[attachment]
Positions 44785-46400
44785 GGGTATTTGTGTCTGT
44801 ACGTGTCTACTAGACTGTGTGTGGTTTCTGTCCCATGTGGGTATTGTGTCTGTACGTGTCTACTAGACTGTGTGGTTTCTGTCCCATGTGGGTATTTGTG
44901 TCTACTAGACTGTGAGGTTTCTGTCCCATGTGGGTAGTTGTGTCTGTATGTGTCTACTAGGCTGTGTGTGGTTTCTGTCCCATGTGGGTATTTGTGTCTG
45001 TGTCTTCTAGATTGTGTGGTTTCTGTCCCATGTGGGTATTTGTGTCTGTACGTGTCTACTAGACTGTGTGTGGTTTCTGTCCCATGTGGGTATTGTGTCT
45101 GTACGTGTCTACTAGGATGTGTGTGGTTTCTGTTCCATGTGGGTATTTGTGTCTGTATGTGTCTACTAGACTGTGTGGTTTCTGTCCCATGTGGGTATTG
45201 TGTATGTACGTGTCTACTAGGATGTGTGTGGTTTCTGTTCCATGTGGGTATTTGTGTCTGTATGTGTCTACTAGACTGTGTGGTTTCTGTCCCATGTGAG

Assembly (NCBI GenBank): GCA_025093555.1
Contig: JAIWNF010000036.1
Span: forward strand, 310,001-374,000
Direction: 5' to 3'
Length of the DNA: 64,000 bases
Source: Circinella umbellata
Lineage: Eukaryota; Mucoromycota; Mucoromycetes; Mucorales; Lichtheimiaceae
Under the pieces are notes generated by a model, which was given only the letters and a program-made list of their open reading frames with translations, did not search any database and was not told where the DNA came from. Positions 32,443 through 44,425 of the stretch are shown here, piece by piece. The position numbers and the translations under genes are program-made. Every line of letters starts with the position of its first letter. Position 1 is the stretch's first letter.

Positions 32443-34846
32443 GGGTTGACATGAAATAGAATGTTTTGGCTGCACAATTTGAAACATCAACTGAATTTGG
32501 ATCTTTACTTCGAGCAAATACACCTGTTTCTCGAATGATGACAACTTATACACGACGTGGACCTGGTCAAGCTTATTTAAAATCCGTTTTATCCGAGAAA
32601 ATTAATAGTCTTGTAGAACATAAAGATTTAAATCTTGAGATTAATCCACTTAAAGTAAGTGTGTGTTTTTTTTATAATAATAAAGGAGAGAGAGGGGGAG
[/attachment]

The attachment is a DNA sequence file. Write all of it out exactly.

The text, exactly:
Positions 44785-46400
44785 GGGTATTTGTGTCTGT
44801 ACGTGTCTACTAGACTGTGTGTGGTTTCTGTCCCATGTGGGTATTGTGTCTGTACGTGTCTACTAGACTGTGTGGTTTCTGTCCCATGTGGGTATTTGTG
44901 TCTACTAGACTGTGAGGTTTCTGTCCCATGTGGGTAGTTGTGTCTGTATGTGTCTACTAGGCTGTGTGTGGTTTCTGTCCCATGTGGGTATTTGTGTCTG
45001 TGTCTTCTAGATTGTGTGGTTTCTGTCCCATGTGGGTATTTGTGTCTGTACGTGTCTACTAGACTGTGTGTGGTTTCTGTCCCATGTGGGTATTGTGTCT
45101 GTACGTGTCTACTAGGATGTGTGTGGTTTCTGTTCCATGTGGGTATTTGTGTCTGTATGTGTCTACTAGACTGTGTGGTTTCTGTCCCATGTGGGTATTG
45201 TGTATGTACGTGTCTACTAGGATGTGTGTGGTTTCTGTTCCATGTGGGTATTTGTGTCTGTATGTGTCTACTAGACTGTGTGGTTTCTGTCCCATGTGAG

Assembly (NCBI GenBank): GCA_025093555.1
Contig: JAIWNF010000036.1
Span: forward strand, 310,001-374,000
Direction: 5' to 3'
Length of the DNA: 64,000 bases
Source: Circinella umbellata
Lineage: Eukaryota; Mucoromycota; Mucoromycetes; Mucorales; Lichtheimiaceae
Under the pieces are notes generated by a model, which was given only the letters and a program-made list of their open reading frames with translations, did not search any database and was not told where the DNA came from. Positions 32,443 through 44,425 of the stretch are shown here, piece by piece. The position numbers and the translations under genes are program-made. Every line of letters starts with the position of its first letter. Position 1 is the stretch's first letter.

Positions 32443-34846
32443 GGGTTGACATGAAATAGAATGTTTTGGCTGCACAATTTGAAACATCAACTGAATTTGG
32501 ATCTTTACTTCGAGCAAATACACCTGTTTCTCGAATGATGACAACTTATACACGACGTGGACCTGGTCAAGCTTATTTAAAATCCGTTTTATCCGAGAAA
32601 ATTAATAGTCTTGTAGAACATAAAGATTTAAATCTTGAGATTAATCCACTTAAAGTAAGTGTGTGTTTTTTTTATAATAATAAAGGAGAGAGAGGGGGAG